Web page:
Yesterday I said that Yahoo will close at 25. How did Yahoo do? It closed at 24.47 but it did touch 25. Pretty close considering that most people said it would close around 30% lower.

But Yahoo’s share fall was not as steep as the 30 percent plunge anticipated by some analysts, indicating there was still an “acquisition premium” built into the stock.


What was interesting was the volume. Yahoo traded with a 246 million volume on a normal day of 34 million volume. For reference, 246 million is about 17% of Yahoo’s total float.

This means there was some serious buying. Is this Microsoft buying Yahoo stock? I doubt it because that is not Microsoft’s style as it is too risky. If the shareholders of Yahoo are standing firm at 37 and Microsoft sees no room for maneuver then this is a very high risk maneuver that could cost billions on failure. Is it some outside party that wants to force the hand of Yahoo? Maybe, but again a too high risk for a potential failure.

What I sooner think is that it might be a defensive maneuver by Yahoo itself. Let’s say that you are Jerry Yang and completely convinced by your strategy how would you protect yourself? You would buy shares. After all if you are convinced of yourself this moment would seem like a buying opportunity, no? Sticking with insider trading rules it means around June 10 we will learn who did the buying. That is if it was an insider. For reference had all of the shares been purchased by an insider it would translate to around 5 billion. Not that big, nor that small.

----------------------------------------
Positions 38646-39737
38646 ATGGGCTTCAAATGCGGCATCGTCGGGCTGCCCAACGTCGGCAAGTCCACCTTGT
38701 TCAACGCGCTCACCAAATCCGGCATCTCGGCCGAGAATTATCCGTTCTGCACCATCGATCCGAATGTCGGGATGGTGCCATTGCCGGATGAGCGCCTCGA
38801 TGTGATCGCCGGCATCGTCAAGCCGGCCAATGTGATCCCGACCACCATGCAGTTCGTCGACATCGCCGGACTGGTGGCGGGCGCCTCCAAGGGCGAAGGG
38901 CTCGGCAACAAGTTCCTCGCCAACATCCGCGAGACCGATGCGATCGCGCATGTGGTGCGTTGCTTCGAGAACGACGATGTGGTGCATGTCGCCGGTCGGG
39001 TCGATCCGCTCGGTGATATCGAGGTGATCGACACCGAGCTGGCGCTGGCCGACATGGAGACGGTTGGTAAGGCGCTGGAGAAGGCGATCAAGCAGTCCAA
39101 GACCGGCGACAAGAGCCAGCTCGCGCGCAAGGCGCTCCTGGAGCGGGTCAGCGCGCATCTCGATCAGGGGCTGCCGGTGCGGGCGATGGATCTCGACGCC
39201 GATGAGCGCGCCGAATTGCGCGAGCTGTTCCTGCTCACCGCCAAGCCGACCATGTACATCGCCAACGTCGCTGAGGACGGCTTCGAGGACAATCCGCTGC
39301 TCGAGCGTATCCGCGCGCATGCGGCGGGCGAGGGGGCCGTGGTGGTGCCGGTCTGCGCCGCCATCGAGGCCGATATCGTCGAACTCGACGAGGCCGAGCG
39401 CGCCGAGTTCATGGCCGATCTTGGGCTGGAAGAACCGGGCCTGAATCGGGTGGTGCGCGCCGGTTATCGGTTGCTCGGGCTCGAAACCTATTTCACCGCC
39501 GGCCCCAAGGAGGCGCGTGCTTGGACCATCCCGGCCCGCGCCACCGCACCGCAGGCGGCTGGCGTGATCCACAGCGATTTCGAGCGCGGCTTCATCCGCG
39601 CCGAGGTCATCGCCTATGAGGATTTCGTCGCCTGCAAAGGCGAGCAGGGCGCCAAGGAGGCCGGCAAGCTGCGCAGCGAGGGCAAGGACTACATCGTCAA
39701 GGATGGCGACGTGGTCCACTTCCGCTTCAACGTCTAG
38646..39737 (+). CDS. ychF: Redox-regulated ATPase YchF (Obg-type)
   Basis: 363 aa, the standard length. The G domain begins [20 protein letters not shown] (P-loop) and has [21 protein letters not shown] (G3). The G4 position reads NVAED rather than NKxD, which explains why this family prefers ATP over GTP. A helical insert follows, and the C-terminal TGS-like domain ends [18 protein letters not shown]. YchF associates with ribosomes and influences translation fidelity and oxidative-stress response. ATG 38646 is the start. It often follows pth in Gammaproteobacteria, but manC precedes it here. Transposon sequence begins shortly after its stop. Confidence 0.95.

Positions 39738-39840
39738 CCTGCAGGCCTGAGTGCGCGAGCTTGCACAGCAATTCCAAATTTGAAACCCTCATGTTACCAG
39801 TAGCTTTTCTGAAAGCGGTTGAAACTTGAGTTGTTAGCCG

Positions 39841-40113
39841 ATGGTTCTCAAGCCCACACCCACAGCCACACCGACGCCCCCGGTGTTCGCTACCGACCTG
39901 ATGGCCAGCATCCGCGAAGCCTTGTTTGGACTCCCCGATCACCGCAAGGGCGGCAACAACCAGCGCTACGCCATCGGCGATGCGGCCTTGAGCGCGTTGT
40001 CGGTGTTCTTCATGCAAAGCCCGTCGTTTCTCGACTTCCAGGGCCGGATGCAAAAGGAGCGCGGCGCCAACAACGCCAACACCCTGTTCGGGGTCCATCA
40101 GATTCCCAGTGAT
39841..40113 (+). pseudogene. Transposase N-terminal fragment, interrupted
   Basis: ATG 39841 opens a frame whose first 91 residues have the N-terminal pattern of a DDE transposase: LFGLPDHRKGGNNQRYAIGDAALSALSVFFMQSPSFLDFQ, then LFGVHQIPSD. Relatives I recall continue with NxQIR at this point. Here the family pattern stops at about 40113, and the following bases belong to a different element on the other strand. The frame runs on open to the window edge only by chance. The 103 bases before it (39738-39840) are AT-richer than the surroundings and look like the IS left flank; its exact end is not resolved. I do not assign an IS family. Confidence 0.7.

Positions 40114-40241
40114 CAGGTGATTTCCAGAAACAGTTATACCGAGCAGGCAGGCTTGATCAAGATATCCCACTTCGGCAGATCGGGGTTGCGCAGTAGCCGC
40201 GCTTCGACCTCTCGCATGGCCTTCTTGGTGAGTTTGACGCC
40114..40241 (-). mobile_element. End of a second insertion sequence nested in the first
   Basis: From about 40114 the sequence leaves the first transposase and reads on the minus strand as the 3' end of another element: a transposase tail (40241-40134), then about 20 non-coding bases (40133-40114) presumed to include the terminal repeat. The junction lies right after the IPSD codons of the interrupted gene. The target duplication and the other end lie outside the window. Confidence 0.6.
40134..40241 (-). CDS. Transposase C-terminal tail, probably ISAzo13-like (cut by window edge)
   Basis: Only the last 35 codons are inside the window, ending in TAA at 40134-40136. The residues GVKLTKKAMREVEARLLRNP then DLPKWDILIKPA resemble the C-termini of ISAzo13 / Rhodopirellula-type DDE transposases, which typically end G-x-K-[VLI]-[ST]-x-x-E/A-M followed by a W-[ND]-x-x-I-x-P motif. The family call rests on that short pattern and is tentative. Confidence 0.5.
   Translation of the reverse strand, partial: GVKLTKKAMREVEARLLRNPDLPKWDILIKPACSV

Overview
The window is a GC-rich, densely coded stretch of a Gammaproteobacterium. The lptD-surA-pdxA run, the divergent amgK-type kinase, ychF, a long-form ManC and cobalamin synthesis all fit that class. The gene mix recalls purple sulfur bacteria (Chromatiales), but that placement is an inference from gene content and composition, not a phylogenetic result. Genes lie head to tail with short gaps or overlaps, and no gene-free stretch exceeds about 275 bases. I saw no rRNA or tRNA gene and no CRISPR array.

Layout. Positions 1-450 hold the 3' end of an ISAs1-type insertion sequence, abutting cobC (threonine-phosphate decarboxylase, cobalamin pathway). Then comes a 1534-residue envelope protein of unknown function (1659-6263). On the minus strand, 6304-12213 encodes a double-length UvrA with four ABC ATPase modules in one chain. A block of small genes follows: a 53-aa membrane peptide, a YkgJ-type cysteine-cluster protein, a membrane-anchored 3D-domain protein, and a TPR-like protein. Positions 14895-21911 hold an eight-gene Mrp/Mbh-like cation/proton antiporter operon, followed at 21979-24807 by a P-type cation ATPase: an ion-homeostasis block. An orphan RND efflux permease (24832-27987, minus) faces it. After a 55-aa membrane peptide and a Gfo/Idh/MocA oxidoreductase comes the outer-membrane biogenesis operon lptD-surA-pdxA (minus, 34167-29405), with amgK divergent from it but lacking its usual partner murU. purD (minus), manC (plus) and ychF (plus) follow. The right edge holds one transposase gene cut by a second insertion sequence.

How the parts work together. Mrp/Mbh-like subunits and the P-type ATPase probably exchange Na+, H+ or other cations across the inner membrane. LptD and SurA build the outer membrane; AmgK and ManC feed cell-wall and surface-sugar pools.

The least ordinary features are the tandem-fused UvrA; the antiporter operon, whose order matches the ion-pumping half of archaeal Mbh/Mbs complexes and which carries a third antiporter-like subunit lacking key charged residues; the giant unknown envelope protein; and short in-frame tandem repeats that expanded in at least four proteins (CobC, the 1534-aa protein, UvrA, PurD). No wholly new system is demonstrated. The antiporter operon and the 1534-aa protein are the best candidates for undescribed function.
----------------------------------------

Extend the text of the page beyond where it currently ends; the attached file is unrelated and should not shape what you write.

Another factor to consider in this scenario is that if this is indeed an insider and these shares were to be removed from the market then the earnings of Yahoo will have increased by 17%. Though will the market to be fooled by this act?

So how does Yahoo move on? Will Microsoft come back to the table? NO! Put yourself into the context. Yahoo did not fall as much as analysts predicted, and thus one has to wonder if Yahoo management is laughing at Microsoft? On the other hand Microsoft is not laughing because their stock did fall even though it was supposed to go up.

Interesting now some of the stalwarts are talking:

Already, some Yahoo shareholders have started to make their discontent public.

Bill Miller, a portfolio manager for Legg Mason, Yahoo’s second-largest shareholder, told the New York Times in a Sunday interview that he would have considered selling to Microsoft for $34 or $35 a share.

While that was more than Microsoft’s offer, it was less than the $37 per share Yahoo’s board insisted on.

Bill, tough! You were greedy and it bit you! You know Bill had you talked a bit louder and not been so greedy you would have made some nice money. Now you are sitting on a at least a half billion dollar loss (CNBC stats)! Now I think Yahoo will start a slow downward grind and that half a billion will probably turn into 1.5 billion! How are you Bill going to explain that to your investors? Isn’t there a saying in the market that you should never have a winning hand turn into a loosing hand?